We will conduct a wide-ranging survey of some of the fundamental issues and specific manifestations of oral poetry and poetics.
Our materials will be grouped into the following clusters:
1) the Homeric transition from oral to written poetry
This will include: Book 1 of the /Iliad/; /The Bacchae/; selections from Plato warning of the hypnotic dangers of poetry; chapters from Eric Havelock and others discussing the mechanics and entailments of oral composition. This background will inform a discontinuous survey of 19th-century attempts to recover the virtues of the classics (e.g., Longfellow's attempts to imitate Homer meter) and 20th/21st-century re-imaginings of Homer (e.g., Pound's first two Cantos)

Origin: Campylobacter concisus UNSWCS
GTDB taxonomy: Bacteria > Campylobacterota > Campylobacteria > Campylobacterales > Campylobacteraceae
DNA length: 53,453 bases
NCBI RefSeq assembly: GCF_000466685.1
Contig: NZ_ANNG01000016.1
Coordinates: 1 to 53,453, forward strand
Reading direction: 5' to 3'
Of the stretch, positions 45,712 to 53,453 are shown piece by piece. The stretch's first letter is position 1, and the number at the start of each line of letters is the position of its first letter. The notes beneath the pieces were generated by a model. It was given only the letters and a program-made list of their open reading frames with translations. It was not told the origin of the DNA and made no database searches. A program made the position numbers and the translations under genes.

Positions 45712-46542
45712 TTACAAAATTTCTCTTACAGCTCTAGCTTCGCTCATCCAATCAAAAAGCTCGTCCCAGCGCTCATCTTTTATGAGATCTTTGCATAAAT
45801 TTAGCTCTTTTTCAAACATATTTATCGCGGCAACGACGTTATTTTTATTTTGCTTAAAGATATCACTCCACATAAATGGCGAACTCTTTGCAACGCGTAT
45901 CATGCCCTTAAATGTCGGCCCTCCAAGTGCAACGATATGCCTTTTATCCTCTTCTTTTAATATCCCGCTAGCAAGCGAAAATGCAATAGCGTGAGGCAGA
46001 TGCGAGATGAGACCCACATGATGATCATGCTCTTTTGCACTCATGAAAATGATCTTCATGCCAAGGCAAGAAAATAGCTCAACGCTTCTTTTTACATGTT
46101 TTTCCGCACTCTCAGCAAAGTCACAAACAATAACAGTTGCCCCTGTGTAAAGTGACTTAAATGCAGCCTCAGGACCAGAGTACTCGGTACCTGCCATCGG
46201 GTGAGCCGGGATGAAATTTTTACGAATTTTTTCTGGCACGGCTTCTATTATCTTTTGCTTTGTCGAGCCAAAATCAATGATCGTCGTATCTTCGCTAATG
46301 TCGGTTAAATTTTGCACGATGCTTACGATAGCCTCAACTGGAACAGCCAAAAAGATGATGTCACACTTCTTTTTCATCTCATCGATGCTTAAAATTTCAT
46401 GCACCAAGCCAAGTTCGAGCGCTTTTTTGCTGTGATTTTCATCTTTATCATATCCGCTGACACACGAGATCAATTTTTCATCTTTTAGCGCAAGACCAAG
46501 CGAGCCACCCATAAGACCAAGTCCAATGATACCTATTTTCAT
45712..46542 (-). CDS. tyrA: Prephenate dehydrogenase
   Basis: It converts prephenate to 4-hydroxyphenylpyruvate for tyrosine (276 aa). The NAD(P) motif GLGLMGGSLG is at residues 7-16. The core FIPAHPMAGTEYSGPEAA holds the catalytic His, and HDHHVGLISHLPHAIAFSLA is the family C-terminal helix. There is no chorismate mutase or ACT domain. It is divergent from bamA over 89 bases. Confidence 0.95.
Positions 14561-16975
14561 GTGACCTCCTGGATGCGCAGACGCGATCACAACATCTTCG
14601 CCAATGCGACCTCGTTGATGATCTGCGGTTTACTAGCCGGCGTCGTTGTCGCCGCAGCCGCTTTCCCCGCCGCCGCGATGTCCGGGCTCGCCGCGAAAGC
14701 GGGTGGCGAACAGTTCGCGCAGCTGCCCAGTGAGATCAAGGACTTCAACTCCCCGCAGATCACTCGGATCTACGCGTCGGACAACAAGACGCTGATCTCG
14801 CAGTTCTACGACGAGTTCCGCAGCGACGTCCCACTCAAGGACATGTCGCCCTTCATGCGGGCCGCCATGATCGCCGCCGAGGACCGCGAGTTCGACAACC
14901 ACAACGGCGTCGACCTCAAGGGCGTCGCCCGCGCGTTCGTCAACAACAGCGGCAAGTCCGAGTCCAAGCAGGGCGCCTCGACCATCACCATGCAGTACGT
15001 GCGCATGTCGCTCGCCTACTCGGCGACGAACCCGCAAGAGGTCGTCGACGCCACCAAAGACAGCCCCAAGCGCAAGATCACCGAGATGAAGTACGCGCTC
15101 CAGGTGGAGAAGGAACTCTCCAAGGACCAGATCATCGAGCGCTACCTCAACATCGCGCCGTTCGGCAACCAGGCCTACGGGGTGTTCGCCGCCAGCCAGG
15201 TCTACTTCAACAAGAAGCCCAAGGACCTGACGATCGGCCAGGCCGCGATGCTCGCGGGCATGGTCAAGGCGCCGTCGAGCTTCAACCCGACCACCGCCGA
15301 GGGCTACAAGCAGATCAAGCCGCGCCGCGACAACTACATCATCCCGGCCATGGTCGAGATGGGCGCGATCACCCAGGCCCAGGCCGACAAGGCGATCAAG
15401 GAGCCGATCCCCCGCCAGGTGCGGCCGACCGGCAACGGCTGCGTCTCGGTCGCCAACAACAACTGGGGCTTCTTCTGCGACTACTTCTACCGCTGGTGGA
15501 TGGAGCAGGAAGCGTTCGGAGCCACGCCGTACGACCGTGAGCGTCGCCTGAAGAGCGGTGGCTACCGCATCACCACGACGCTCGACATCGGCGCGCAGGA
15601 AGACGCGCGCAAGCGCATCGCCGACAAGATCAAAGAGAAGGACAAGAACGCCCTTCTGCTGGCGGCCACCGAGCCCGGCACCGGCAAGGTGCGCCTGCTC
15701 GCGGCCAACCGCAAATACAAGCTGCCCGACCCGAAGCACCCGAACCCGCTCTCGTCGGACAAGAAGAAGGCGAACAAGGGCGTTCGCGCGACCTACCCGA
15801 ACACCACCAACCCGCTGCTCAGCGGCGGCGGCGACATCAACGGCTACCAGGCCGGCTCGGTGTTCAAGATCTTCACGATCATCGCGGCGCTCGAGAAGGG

2) the legacy of the blues and other Afro-diasporic performance practices in 20th/21st written and spoken word forms. This will include a survey of West African epic poetry in song (particularly in the djeli/griot traditions of Mali, Guinea, Senegal and Gambia); early blues recordings and the politics of collecting folklore; the use of the blues in Harlem Renaissance writing as well as in the work of other American modernists; adaptations including Langston Hughes; jazz poetry; versioning; dub poetry; spoken word; hip-hop. Our methods will mix analysis and performance. We will ask the students to dwell attentively in the literate world (reading texts carefully and writing papers with care) and also to experience the very different attentions that the oral/aural world demands (memorizing, performing, and recreating poems).